After 12 weeks of therapy baseline, PCWP was 5.0 mm Hg lower than the pretreatment baseline in the 50-mg group and was significantly (P<.01) lower than time-matched placebo values from baseline through 12 hours with a maximal reduction of 6.3 mm Hg at 6 hours after the dose. Patients in the 25-mg group had baseline levels similar to placebo, but PCWP decreased consistently below the placebo levels during hours 2 through 12, with a significant reduction (P<.05) at 6 hours. Patients in the 2.5- and 10-mg groups also tended to have a lower PCWP than patients in the placebo group, with statistically significant reductions seen in the 2.5-mg group. The SD ranged from 5.0 to 8.4 mm Hg.
During short-term administration, little discernible effect was seen on CI except at 3 hours in the 10-mg group and at 10 hours in the 10- and 25-mg groups when CI was lower than in the placebo group (P<.05) (Fig 3⇓). However, after 12 weeks of therapy, although there was little difference in CI over the 24 hours in the placebo or 2.5- and 10-mg group, a clear effect was seen in the higher-dosage groups. In the 50-mg group, CI tended to be greater at baseline and was significantly greater than placebo from 0.5 (+0.3 L · min−1 · m−2, P<.05) through 24 hours (+0.4 L · min−1 · m−2, P<.01). In the 25-mg group, losartan resulted in a less marked and somewhat delayed beneficial effect on CI (+0.3 L · min−1 · m−2, P<.05 at 10 through 24 hours). The SD ranged from 0.3 to 0.6 L · min−1 · m−2.
Mean Arterial Pressure
During short-term administration, blood pressure decreased significantly from 1 through 12 hours in the 25-mg group, with slightly greater decreases in blood pressure in the 50-mg group (Fig 4⇓). After 12 weeks of therapy, there was no discernible decrease in blood pressure at baseline in any active treatment group. After drug administration, blood pressure fell to an extent similar to the decreases seen after the first dose in the 25- and 50-mg groups. The SD ranged from 5 to 14 mm Hg.
During short-term administration, the heart rate tended to decrease in the 25- and 50-mg groups, but only at 3 hours in the 25-mg group did this achieve significance (−3.0 beats per minute, P<.05) (Fig 5⇓).
However, after 12 weeks of therapy, the heart rate was lower at baseline in all active treatment groups (−4.6 beats per minute, P=NS, 2.5 mg; −5.8 beats per minute, P<.05, 10 mg; −7.5 beats per minute, P<.01, 25 mg; −5.7 beats per minute, P<.05, 50 mg; compared with placebo values) and remained lower over the 24-hour period, with the greatest effect being seen with 25 mg losartan. The SD ranged from 8 to 12 beats per minute.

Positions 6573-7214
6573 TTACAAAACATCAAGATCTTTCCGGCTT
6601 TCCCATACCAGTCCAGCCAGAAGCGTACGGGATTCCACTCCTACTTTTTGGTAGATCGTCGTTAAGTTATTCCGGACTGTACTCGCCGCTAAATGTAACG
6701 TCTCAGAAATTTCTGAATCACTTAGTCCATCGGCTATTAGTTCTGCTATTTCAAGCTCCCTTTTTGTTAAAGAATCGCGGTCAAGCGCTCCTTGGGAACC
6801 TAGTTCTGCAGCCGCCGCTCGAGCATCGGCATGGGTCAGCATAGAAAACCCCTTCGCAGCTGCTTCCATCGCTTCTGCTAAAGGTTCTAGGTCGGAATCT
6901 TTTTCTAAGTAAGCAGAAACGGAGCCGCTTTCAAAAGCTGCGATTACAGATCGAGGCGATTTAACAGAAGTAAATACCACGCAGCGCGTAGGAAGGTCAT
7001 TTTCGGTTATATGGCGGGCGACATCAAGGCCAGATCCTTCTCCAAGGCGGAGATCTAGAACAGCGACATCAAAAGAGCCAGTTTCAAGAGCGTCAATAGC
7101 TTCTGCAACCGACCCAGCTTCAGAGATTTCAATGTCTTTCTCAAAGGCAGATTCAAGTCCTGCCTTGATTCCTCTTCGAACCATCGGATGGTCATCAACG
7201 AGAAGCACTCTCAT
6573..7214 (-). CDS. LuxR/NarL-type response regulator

There were no differences in baseline neurohormones between treatment groups (Table 2⇓). Aldosterone did not change significantly during short-term administration but fell significantly after 12 weeks of therapy. Levels were significantly lower than for placebo at 5 hours in the 10, 25, and 50 mg losartan groups and at 24 hours in the 10 and 25 losartan groups.
Plasma renin activity increased during short-term administration, with a significant increase above placebo values occurring at 5 hours in the 25 and 50 mg losartan groups and at 24 hours in the 10-, 25-, and 50-mg groups. Plasma renin activity also tended to be greater than placebo in the 25- and 50-mg groups after 12 weeks of therapy before the dose and at 5 and 24 hours, but these increases failed to achieve statistical significance.
Angiotensin II levels increased significantly above placebo levels at 5 hours in the 25- and 50-mg groups and at 24 hours in the 50-mg group during short-term administration. After 12 weeks of therapy, angiotensin II levels tended to be higher in the 50-mg group, but this increase was not statistically significant.
There was little effect on plasma norepinephrine both during short-term administration and after 12 weeks of therapy. Norepinephrine was reduced at 24 hours after 12 weeks of therapy in the 25-mg group only (P<.05).
Heart failure is a major cause of mortality and morbidity. Heart failure is characterized by activation of the renin-angiotensin-aldosterone system,15 which results in inappropriate fluid retention and vasoconstriction and may contribute to the progressive decline in left ventricular function and progression of symptoms.9 ACE inhibitors act to block the formation of angiotensin II and have been clearly shown to improve symptomatic status in patients with heart failure. In contrast to direct vasodilators, ACE inhibitors do not exhibit tachyphylaxis and tend to have increasing benefit with time.1 4 5 6 Furthermore, they reduce progressive LV dysfunction after myocardial infarction9 and improve survival in heart failure.7
Losartan is a novel, orally active, nonpeptide specific angiotensin receptor blocker that may have a beneficial action similar to ACE inhibitors without effects on other humoral systems. This specificity of action may improve tolerability and possibly efficacy. ACE inhibitors cannot be tolerated in many patients with heart failure because of cough that is probably due to nonangiotensin effects of ACE inhibition such as the effect on bradykinin and prostaglandins.